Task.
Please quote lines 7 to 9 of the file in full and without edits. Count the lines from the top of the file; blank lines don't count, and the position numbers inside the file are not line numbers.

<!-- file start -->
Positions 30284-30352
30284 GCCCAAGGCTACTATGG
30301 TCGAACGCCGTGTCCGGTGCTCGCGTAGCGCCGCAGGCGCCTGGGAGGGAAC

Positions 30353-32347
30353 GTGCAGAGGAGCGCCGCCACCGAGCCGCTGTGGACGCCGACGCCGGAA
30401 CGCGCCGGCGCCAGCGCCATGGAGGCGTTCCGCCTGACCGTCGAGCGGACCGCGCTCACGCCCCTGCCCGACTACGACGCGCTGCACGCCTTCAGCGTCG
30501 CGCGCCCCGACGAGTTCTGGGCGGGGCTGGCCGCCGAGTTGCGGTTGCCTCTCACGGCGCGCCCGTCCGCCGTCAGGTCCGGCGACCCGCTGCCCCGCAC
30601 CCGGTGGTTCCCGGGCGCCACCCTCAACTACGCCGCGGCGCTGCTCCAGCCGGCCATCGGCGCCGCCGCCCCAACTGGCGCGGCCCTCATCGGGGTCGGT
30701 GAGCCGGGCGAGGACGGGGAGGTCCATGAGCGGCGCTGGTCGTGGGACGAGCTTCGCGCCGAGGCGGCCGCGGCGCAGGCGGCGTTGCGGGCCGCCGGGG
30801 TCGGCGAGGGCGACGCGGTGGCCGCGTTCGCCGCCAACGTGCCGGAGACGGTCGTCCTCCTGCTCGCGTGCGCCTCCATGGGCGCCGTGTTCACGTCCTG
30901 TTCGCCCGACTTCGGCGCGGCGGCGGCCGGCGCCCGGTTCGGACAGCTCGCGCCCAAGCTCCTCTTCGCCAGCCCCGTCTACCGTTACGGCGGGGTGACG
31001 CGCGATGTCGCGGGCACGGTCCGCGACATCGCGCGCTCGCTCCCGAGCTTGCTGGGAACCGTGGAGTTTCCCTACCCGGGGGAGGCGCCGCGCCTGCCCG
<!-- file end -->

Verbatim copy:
30501 CGCGCCCCGACGAGTTCTGGGCGGGGCTGGCCGCCGAGTTGCGGTTGCCTCTCACGGCGCGCCCGTCCGCCGTCAGGTCCGGCGACCCGCTGCCCCGCAC
30601 CCGGTGGTTCCCGGGCGCCACCCTCAACTACGCCGCGGCGCTGCTCCAGCCGGCCATCGGCGCCGCCGCCCCAACTGGCGCGGCCCTCATCGGGGTCGGT
30701 GAGCCGGGCGAGGACGGGGAGGTCCATGAGCGGCGCTGGTCGTGGGACGAGCTTCGCGCCGAGGCGGCCGCGGCGCAGGCGGCGTTGCGGGCCGCCGGGG